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Philip Henry Sheridan, Personal Memoirs of P. H. Sheridan, General, United States Army . 8 0 Browse Search
Frederick H. Dyer, Compendium of the War of the Rebellion: Regimental Histories 2 2 Browse Search
Capt. Calvin D. Cowles , 23d U. S. Infantry, Major George B. Davis , U. S. Army, Leslie J. Perry, Joseph W. Kirkley, The Official Military Atlas of the Civil War 1 1 Browse Search
The Daily Dispatch: June 2, 1862., [Electronic resource] 1 1 Browse Search
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Browsing named entities in Philip Henry Sheridan, Personal Memoirs of P. H. Sheridan, General, United States Army .. You can also browse the collection for Larned (Kansas, United States) or search for Larned (Kansas, United States) in all documents.

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the Missouri till March, 1868. On getting back I learned that the negotiations of the Peace Commissioners-held at Medicine Lodge, about seventy miles south of Fort Larned-had resulted in a treaty with the Cheyennes, Arapahoes, Kiowas, and Comanches, by which agreement it was supposed all troubles had been settled. The compact, aetly to their reservations in the Indian Territory as soon as General Hazen, the representative of the Peace Commissioners, was ready to conduct them there from Fort Larned. Before returning to Leavenworth I put my mediators (as I may call them) under charge of an officer of the army, Lieutenant F. W. Beecher, a very intelligen Indian matters, who at this time was in command of the District of the Arkansas, which embraced Forts Lamed and Dodge, having notified me of these occurrences at Larned, and expressed the opinion that the Indians were bent on mischief, I directed him there immediately to act against them. After he reached Lamed, the chances for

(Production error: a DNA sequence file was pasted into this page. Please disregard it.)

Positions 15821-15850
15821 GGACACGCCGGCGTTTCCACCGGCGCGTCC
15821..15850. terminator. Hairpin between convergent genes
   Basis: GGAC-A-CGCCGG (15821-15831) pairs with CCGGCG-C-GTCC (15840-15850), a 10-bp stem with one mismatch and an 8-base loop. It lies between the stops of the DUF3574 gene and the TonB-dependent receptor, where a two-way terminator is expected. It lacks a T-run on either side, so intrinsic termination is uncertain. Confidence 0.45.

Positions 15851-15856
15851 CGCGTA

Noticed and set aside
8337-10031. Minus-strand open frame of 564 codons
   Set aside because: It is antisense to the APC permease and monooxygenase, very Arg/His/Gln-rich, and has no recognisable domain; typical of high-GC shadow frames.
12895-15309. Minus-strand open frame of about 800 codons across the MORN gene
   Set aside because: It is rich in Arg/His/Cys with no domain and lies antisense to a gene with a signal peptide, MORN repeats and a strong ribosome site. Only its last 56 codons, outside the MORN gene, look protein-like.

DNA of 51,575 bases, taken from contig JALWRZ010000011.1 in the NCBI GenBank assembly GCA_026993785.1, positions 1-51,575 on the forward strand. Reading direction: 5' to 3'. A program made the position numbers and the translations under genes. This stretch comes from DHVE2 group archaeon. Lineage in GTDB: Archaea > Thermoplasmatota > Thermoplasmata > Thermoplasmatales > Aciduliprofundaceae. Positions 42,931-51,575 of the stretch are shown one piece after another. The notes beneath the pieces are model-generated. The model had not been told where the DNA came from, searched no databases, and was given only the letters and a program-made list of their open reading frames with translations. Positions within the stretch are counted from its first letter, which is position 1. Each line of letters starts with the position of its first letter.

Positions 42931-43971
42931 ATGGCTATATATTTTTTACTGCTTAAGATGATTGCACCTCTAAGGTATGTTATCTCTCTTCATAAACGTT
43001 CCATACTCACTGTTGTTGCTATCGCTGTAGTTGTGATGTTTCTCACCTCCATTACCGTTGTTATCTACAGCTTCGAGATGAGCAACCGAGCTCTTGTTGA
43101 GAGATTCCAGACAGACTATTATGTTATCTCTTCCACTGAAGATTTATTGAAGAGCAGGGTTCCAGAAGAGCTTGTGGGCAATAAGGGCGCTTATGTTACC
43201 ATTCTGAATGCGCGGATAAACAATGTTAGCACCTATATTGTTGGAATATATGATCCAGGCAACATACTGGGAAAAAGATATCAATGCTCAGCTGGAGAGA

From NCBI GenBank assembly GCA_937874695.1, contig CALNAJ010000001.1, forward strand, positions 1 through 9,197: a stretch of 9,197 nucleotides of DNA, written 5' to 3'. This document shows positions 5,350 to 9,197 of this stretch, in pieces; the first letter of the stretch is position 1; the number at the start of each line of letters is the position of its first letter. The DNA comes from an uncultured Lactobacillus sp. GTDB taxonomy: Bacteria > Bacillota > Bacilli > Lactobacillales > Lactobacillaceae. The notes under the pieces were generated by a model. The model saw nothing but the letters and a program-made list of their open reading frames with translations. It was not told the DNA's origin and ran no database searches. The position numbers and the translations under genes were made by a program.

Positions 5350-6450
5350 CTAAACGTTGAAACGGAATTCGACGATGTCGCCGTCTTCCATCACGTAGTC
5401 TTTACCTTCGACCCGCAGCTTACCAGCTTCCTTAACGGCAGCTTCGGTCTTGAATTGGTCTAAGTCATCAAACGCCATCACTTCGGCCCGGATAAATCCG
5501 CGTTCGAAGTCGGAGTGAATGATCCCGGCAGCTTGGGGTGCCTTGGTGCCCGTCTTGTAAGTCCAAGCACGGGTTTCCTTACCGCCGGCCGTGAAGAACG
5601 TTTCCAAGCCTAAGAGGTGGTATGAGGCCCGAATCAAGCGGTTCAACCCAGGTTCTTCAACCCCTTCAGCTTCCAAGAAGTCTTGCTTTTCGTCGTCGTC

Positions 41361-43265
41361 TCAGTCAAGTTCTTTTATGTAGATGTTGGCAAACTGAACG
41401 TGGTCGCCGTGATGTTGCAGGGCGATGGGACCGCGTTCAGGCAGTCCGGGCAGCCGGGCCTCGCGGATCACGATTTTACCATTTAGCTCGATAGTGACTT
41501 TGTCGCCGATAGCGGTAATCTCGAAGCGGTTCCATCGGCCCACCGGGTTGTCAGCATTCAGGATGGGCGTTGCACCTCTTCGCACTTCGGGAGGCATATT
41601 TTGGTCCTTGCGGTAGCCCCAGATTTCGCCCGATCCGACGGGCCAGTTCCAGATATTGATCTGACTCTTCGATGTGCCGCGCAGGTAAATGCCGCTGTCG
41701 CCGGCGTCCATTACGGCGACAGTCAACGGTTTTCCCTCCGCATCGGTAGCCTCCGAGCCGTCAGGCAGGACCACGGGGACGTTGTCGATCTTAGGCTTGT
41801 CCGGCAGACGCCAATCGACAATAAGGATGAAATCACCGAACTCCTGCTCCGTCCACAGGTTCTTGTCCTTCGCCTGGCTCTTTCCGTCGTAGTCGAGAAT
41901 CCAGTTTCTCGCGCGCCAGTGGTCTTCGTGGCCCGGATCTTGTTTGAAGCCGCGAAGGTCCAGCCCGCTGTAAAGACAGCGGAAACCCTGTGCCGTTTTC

, and that, in short, a successful campaign could be made if the operations of the different columns were energetically conducted. To see to this I decided to go in person with the main column, which was to push down into the western part of the Indian Territory, having for its initial objective the villages which, at the beginning of hostilities, had fled toward the head-waters of the Red River, and those also that had gone to the same remote region after decamping from the neighborhood of Larned at the time that General Hazen sent Buffalo Bill to me with the news. The column which was expected to do the main work was to be composed of the Nineteenth Kansas Volunteer Cavalry, commanded by Colonel Crawford; eleven troops of the Seventh United States Cavalry, under General Custer, and a battalion of five companies of infantry under Brevet Major John H. Page. To facilitate matters, General Sully, the district commander, was ordered to rendezvous these troops and establish a supply